Achieving First Call Resolution 2010

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The Ascent Group conducted research in the spring of 2010 to better understand how different companies and industries are measuring and tracking First Call Resolution. This is our sixth study of first call resolution.

We asked companies to share measurement strategies and experiences to identify the practices that lead to higher first call resolution and ultimately to higher customer satisfaction.

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Achieving First Call Resolution 2010

  1. 1. ©2010 The Ascent Group, Inc. 1 Achieving First Call Resolution 2010 Key for Continuous Improvement How many of your customers’ calls are resolved on the first contact? It sounds like it ought to be easy to measure, however many companies have found it difficult to define first call resolution, much less measure it consistently. Tactics to measure FCR vary greatly from company to company. Our survey confirms this. While some companies are measuring first call resolution, many are not and would like to. Customers expect to bring a problem or question to your attention and have it resolved in a timely manner. Not all inquiries can be resolved immediately or on the first contact. However, advances in technology, increasing employee empowerment, and scrutinizing evaluation will increase the number that can. An 80% FCR rate sounds good. Yet with an 80 percent FCR, 20 percent of callers require multiple contacts with your company to achieve resolution. An 80 percent FCR means your customers average 1.2 calls to resolve a question or issue. The 20 percent repeat calls represent increased call volume, inflated operating expenses, and most importantly, dissatisfied customers. Dissatisfied customers are more likely to defect and more likely to tell others about their experiences. First Call Resolution (FCR) is a critical determinant of customer satisfaction, making FCR one of the more powerful call center metrics. Improvement in FCR brings the best of both worlds— improvement in efficiency and effectiveness. You don’t have to worry that you are sacrificing quality because you are reducing costs, or vice versa. When you improve FCR you’re improving quality, reducing costs, and improving customer satisfaction, all at the same time. Measuring First Call Resolution is the first step towards improvement. Due to the nature of what is being measured—an outcome—it can be challenging. Our research identified four primary measures—three of which are internal approximations of First Call Resolution, the fourth provides true customer feedback and perception. While each approach has its appplication, customer perception is king—the customer’s evaluation is what matters most.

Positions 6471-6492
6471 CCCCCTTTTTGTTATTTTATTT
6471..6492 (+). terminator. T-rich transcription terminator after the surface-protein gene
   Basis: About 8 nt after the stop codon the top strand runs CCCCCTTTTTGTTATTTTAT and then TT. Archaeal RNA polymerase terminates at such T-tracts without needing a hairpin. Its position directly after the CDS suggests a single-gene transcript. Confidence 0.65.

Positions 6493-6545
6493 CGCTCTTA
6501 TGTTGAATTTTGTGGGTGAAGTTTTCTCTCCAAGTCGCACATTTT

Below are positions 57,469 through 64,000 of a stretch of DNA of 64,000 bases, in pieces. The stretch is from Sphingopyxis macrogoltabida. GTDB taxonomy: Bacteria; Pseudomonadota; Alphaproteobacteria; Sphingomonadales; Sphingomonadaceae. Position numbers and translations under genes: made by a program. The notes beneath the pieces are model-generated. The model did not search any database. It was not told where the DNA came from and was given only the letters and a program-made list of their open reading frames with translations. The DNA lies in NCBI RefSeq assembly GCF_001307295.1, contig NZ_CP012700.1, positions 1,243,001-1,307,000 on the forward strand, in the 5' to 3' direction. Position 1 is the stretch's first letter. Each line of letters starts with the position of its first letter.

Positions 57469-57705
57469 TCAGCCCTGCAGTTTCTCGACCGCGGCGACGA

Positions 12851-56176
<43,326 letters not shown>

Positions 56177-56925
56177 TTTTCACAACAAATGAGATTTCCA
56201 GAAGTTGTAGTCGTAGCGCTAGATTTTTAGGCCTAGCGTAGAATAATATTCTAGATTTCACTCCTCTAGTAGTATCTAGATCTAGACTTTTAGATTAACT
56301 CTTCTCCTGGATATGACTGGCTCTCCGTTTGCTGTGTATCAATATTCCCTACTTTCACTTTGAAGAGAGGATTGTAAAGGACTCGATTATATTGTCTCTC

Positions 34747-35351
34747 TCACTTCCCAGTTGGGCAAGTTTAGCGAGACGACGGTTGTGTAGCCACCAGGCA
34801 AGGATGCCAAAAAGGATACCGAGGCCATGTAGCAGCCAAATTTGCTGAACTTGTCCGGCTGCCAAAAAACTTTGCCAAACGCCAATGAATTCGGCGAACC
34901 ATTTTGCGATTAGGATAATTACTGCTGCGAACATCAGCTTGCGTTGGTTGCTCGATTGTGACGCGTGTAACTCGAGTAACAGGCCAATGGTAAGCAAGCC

2. 2. ©2010 The Ascent Group, Inc. 2 Customer surveys also have the potential to find out whether the issue was ultimately resolved to the caller’s satisfaction. Internal measurement can only assume, by the lack of a repeat call, that the call and issue was resolved. You really don't know for sure if it was resolved or if the customer just gave up, unless you ask the customer. And the timing of when you do ask the customer is important too—has everything happened that needed to happen to resolve the problem?

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